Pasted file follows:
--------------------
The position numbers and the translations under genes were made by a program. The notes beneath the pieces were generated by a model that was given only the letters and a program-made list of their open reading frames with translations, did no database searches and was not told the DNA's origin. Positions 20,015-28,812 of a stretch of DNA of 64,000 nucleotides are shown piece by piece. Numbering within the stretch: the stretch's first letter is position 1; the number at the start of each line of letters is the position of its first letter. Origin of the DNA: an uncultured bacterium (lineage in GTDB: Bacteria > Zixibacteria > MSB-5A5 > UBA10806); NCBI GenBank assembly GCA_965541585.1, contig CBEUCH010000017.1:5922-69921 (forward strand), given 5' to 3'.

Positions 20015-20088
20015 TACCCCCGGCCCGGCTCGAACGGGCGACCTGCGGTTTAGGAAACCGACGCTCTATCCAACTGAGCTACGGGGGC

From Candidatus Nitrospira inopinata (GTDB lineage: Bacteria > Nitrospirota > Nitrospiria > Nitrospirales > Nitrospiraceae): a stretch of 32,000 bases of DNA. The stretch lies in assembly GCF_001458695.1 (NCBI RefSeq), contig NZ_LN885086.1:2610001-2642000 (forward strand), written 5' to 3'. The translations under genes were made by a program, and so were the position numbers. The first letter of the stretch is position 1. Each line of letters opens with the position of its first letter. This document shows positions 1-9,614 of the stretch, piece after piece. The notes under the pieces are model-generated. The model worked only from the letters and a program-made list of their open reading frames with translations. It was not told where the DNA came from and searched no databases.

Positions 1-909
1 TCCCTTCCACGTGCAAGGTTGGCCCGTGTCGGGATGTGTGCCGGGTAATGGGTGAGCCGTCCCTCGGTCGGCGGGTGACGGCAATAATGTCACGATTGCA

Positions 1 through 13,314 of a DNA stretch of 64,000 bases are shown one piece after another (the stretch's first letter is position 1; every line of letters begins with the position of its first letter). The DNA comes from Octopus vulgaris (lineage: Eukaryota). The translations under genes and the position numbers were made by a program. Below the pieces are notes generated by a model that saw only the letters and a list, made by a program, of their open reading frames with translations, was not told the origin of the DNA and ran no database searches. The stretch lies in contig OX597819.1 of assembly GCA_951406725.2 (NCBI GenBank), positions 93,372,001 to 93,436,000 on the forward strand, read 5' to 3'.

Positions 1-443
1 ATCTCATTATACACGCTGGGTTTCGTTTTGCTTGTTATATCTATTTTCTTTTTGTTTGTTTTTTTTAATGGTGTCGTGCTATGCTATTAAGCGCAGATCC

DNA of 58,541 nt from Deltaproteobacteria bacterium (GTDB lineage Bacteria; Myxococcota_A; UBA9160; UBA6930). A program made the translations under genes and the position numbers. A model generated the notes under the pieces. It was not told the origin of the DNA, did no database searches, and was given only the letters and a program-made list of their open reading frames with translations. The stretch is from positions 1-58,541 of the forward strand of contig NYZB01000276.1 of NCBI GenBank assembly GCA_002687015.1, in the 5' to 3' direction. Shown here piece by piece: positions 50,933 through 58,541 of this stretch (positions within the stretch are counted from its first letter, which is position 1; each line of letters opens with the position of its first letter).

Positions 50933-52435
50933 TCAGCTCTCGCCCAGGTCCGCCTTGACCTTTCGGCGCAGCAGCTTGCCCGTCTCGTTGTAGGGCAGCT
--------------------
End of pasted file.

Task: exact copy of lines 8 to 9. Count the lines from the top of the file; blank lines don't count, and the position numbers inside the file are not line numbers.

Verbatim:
Positions 1-443
1 ATCTCATTATACACGCTGGGTTTCGTTTTGCTTGTTATATCTATTTTCTTTTTGTTTGTTTTTTTTAATGGTGTCGTGCTATGCTATTAAGCGCAGATCC